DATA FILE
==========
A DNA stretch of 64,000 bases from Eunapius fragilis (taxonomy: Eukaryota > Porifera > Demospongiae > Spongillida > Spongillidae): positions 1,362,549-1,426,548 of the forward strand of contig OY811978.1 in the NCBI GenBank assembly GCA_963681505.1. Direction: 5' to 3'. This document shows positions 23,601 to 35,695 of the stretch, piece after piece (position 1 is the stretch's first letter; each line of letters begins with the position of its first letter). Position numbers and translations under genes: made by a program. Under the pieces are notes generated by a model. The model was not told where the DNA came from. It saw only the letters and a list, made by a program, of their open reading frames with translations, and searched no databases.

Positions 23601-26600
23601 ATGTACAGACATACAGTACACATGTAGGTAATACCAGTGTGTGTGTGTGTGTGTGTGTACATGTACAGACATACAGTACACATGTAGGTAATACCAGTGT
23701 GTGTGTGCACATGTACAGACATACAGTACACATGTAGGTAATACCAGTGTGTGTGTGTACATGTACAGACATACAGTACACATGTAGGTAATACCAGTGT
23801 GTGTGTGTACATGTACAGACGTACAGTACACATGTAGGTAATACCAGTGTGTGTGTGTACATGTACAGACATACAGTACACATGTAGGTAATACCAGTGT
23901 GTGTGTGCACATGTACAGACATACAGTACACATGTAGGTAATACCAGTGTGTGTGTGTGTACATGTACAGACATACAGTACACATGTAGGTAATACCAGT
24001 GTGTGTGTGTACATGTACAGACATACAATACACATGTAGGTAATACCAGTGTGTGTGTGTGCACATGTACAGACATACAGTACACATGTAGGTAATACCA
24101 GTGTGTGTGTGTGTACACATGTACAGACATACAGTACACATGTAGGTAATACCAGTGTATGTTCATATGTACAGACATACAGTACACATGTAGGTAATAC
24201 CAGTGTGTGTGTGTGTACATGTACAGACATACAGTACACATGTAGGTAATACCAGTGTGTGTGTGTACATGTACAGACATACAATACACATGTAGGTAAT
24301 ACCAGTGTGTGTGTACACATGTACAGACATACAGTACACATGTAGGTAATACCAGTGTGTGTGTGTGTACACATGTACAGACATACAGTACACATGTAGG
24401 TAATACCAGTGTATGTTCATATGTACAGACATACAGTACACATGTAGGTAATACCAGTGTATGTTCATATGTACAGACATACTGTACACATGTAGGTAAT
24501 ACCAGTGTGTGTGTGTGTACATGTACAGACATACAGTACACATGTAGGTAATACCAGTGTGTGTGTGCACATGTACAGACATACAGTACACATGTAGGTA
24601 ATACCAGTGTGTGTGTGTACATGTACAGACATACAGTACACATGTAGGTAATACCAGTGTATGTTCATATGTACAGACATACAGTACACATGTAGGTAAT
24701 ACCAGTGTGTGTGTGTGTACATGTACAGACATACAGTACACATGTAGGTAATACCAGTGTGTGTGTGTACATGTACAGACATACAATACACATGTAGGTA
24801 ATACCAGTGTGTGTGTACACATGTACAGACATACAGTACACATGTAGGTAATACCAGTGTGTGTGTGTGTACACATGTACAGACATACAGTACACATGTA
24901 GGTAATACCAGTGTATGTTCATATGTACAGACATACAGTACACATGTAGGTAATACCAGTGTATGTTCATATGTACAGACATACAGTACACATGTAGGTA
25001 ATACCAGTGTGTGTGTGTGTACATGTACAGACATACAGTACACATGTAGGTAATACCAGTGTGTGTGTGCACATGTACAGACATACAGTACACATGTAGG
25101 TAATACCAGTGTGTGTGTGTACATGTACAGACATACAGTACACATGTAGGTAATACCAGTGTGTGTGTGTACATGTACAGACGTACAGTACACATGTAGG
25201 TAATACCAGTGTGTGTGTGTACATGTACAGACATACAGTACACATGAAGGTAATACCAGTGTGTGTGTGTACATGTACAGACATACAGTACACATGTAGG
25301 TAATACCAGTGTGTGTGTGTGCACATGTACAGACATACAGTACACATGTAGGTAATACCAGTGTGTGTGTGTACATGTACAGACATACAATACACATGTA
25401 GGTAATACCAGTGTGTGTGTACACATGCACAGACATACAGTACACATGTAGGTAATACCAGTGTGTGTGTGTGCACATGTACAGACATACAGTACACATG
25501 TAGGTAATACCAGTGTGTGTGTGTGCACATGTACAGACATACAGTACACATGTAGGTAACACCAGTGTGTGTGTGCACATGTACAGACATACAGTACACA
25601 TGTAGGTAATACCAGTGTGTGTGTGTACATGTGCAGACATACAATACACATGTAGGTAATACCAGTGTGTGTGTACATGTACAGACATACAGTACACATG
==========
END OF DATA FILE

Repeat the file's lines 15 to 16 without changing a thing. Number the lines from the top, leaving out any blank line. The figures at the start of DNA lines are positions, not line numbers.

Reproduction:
24801 ATACCAGTGTGTGTGTACACATGTACAGACATACAGTACACATGTAGGTAATACCAGTGTGTGTGTGTGTACACATGTACAGACATACAGTACACATGTA
24901 GGTAATACCAGTGTATGTTCATATGTACAGACATACAGTACACATGTAGGTAATACCAGTGTATGTTCATATGTACAGACATACAGTACACATGTAGGTA